And let me add that in addition to our mandate of official investigations – which gives us a comparative advantage on the quality of the news we share – we are also well represented at the grassroots so we get first-hand information. Beyond that, we utilise other capabilities, including intelligence, forensics and technology.

Therefore, what we share from headquarters is an outcome of a laborious effort by many actors to feed Kenyans with objective reality. I, therefore, encourage you and others to always trust the police version of narratives since you can always hold us to account.

One of the fundamental principles of community policing is to make the police and the community work together. However, the police force is largely very unfriendly towards community members. What is being done to address this apprehension? David N. Ndungu, Kilifi

True, David. This is one area greatly responsible for tensions in the police-community relations, hence impacting negatively on good policing outcomes. It is an area police reform is focused on, and that is why community policing is a big plank of the ongoing police reforms. We are addressing the drivers of this unfortunate reality, and we shall in the fullness of time bring police and the public together.

We are fully aware we can’t be effective without the full cooperation of the public. You saw the role the public played recently towards the recapture of the prison break trio. That is the direction we aspire towards. But it is a process.

Reforming such a big organisation with an entrenched culture is no mean feat. The USA has been reforming for more than 60 years now, and still have trust deficit issues. Our reform journey is still in infancy – a mere 10 years – and we are acknowledging our weaknesses and building on our strengths.

We need the support of the public, first by giving us the benefit of doubt, then working with us. So much is already happening in the counties where frontline policing is taking place.

In Nakuru County for instance we have a football initiative to bridge to normalise relations. In Tran Nzoia, we have a senior commander who employs singing to reach out to disadvantaged kids. And much more policing innovations are happening with great impacts.

The IG banned the erection of roadblocks without approval. While the physical roadblocks are gone, the police still man those spots with the sole purpose of extorting money from motorists. When are we going to see the end of this? David N. Ndungu, Kilifi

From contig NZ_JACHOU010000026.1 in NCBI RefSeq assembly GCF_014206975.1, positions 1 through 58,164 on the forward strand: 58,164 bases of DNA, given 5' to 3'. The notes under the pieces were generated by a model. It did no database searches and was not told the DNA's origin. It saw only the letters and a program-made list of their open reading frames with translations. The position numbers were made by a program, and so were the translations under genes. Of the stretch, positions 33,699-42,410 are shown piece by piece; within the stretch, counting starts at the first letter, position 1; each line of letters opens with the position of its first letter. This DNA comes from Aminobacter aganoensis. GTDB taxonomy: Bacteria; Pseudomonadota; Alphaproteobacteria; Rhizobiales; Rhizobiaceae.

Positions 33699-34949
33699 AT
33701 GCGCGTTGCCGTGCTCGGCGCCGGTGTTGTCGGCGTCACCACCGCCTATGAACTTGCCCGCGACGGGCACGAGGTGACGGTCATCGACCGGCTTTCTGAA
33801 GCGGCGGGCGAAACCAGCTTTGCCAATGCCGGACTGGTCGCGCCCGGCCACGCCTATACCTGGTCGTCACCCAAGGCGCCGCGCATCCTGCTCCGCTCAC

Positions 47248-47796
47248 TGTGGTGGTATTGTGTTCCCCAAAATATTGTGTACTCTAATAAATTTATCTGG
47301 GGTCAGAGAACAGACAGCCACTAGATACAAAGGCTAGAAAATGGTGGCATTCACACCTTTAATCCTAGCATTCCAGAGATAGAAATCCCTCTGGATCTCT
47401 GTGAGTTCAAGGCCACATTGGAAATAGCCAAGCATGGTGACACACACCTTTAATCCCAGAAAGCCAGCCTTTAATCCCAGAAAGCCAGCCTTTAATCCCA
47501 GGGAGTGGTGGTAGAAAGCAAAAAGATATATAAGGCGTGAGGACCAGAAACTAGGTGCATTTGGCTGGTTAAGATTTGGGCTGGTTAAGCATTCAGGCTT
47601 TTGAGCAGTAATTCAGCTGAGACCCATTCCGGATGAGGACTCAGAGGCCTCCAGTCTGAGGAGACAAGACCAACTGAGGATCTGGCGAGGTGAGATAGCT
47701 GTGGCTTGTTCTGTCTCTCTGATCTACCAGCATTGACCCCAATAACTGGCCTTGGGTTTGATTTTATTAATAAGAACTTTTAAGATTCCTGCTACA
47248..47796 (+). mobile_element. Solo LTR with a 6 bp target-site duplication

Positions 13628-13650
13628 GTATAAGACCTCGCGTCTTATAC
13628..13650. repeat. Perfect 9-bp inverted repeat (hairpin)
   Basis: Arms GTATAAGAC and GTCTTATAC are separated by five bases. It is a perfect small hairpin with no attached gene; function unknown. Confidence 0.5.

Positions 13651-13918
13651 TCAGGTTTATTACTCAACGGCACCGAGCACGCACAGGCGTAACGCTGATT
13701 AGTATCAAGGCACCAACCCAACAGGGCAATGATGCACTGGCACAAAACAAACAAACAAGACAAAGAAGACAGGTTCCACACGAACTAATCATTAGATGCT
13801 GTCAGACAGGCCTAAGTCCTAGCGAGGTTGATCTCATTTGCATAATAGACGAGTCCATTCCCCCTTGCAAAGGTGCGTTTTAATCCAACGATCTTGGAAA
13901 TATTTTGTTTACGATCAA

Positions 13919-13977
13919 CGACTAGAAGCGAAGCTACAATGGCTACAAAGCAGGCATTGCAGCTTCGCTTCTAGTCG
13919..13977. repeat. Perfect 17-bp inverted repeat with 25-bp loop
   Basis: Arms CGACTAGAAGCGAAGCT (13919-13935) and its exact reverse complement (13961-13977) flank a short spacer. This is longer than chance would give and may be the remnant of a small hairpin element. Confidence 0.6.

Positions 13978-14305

The roadblocks policy is well communicated and enforced. Roadblocks should be for a specific purpose and time-bound. Roadblocks are meant to detect criminal offences and not traffic violations. Traffic operations should be mobile, not static.

Therefore, whenever you come across lone officers on the road stopping cars, be a good citizen and make a report, even on the NPS Twitter account and action will be taken. This is an area the IG and Deputy IG of the Kenya Police Service are very passionate about.

All roadblocks and traffic checks must be sanctioned by local commanders, who are held strictly accountable to the IG and DIG KPS over the performance of their officers.

As police continue to attract negative publicity, including cases of brutality, extrajudicial killings and corruption, Kenyans ask themselves whether the much talked about police reforms ever took place or bore any fruits. Sir, what is your take on these observations? Komen Moris, Eldoret

Dear Komen, police reforms are not only real and ongoing but the greatest strategic agenda ever undertaken in the history of our police. Reforms don’t easily happen, even with the best corporates. It is a great feat that NPS has soldiered on this far. If you doubt this, just try to reform your own life or even family and see how hopeless it gets!

We have a clear roadmap, and have our priority areas right and well mapped out. We also have the buy-in of the rank-and-file who are keen to turn the page for the better. So far, much ground has been covered, but we still keep our focus on the prize; to bring the police and public to the same policing table to design joint interventions on security, peace and safety. And in all this, we remain grateful to the government through the Ministry of Interior for their unwavering support The Government is keen to see NPS succeed in this transformative effort.